One theory of facial recognition holds that a specialized area of the brain is specifically wired for the job. It is also thought that this region can integrate information about a visage all at once and that it can do so more quickly than can other areas of the brain that identify unfamiliar objects using a piecemeal approach. But recent findings have challenged this viewpoint by showing that car and bird experts use this face-centric region when analyzing objects associated with their specialty. Whether the same neural circuitry was at work in these instances, however, remained unknown.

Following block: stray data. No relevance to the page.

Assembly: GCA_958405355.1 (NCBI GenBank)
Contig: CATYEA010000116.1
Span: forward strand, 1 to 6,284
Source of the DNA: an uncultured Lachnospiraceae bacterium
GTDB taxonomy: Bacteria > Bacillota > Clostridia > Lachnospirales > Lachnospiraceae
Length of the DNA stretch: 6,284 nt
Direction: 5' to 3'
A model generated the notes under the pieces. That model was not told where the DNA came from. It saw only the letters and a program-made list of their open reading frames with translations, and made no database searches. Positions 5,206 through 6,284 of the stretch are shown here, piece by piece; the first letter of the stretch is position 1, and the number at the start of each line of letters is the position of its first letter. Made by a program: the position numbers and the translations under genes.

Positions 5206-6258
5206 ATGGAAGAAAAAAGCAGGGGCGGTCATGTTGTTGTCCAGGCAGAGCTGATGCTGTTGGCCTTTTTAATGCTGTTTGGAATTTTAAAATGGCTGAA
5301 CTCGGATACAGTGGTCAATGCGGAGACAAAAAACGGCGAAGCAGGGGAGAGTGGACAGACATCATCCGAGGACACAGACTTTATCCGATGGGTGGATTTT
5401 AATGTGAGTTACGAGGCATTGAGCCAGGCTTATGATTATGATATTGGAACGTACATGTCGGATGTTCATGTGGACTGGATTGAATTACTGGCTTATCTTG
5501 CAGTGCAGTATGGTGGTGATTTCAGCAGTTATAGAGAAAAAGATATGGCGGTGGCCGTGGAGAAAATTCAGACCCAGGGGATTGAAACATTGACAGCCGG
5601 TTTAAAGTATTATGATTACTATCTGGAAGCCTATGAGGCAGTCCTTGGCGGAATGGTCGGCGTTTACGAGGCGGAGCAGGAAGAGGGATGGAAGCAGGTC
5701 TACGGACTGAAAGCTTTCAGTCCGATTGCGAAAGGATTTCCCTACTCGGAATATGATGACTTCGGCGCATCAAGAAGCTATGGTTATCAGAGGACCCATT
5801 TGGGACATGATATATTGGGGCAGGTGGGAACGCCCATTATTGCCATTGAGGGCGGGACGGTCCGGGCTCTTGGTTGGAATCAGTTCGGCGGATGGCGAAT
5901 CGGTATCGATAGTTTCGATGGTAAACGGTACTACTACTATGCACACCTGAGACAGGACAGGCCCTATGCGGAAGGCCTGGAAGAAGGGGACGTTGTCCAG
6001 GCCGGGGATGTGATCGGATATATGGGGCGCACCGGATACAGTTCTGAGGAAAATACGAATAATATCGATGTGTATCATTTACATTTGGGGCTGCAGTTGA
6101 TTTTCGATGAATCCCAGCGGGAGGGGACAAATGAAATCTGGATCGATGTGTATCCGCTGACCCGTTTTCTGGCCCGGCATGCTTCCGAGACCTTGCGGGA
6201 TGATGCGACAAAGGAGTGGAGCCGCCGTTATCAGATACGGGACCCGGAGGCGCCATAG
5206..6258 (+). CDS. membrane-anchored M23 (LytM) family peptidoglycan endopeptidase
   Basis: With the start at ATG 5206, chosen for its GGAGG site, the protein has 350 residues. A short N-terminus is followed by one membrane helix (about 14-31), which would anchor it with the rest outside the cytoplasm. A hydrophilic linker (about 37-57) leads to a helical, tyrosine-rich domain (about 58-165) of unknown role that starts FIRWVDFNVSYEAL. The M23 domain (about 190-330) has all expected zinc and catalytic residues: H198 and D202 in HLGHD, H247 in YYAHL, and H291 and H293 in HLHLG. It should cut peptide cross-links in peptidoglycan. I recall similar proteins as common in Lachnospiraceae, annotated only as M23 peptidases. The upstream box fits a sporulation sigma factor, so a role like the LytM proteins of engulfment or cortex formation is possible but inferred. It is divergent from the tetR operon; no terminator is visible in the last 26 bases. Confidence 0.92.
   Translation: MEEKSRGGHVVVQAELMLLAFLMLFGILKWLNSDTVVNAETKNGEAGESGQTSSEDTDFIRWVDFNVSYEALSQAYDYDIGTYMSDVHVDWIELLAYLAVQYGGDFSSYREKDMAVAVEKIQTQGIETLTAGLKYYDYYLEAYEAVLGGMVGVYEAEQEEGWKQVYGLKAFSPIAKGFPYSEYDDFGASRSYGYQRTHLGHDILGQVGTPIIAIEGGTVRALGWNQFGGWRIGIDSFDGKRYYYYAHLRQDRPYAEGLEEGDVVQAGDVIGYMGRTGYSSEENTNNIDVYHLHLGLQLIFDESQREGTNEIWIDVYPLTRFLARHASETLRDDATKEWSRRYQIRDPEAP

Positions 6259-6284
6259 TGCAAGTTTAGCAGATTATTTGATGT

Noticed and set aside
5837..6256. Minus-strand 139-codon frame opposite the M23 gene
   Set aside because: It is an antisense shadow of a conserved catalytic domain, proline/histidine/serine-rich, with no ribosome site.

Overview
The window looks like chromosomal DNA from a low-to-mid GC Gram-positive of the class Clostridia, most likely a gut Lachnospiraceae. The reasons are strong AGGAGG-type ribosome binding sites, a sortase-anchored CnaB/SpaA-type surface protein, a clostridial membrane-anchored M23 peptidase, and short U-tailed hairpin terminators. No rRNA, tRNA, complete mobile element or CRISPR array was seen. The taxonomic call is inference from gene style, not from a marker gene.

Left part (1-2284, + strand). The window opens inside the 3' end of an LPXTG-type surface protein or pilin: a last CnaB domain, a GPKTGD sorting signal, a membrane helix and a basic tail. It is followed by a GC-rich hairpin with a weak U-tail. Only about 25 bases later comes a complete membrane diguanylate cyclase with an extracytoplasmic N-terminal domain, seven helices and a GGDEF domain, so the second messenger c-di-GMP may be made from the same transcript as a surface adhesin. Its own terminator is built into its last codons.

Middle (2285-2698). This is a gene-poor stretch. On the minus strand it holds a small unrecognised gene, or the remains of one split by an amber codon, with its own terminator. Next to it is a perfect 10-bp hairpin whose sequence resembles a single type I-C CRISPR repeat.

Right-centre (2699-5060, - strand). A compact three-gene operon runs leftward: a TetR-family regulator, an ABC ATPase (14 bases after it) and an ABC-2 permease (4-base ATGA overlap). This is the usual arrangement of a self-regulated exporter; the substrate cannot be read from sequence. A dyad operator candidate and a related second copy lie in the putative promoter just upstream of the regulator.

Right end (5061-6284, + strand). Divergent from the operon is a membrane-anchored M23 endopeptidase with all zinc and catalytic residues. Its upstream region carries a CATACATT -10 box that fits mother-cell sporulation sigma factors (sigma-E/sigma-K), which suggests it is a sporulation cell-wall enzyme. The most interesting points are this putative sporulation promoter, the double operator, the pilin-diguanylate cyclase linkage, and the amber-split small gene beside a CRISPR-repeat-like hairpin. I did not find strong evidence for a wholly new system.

In the new study, Isabel Gauthier of Vanderbilt University and her colleagues designed an experiment to try and better pin down the neurons being used to catalogue novel things. The scientists recruited 20 car experts and 20 car novices and showed them alternating images of automobiles and faces while monitoring their brain activity. The researchers asked the subjects to compare each face with the previously shown face, and each car with the previous car, to ensure that they were looking at a face while thinking about a vehicle and vice versa. The team found that the most car-savvy individuals recognized the cars as a whole, but their ability to process faces declined as a result. Vehicle neophytes, in contrast, used the slower piecemeal approach to categorize cars but saw no decrease in their ability to process faces. Gauthier says the findings indicate that "at least some of the same neural circuitry must be involved in identifying faces and other objects of extreme interest. "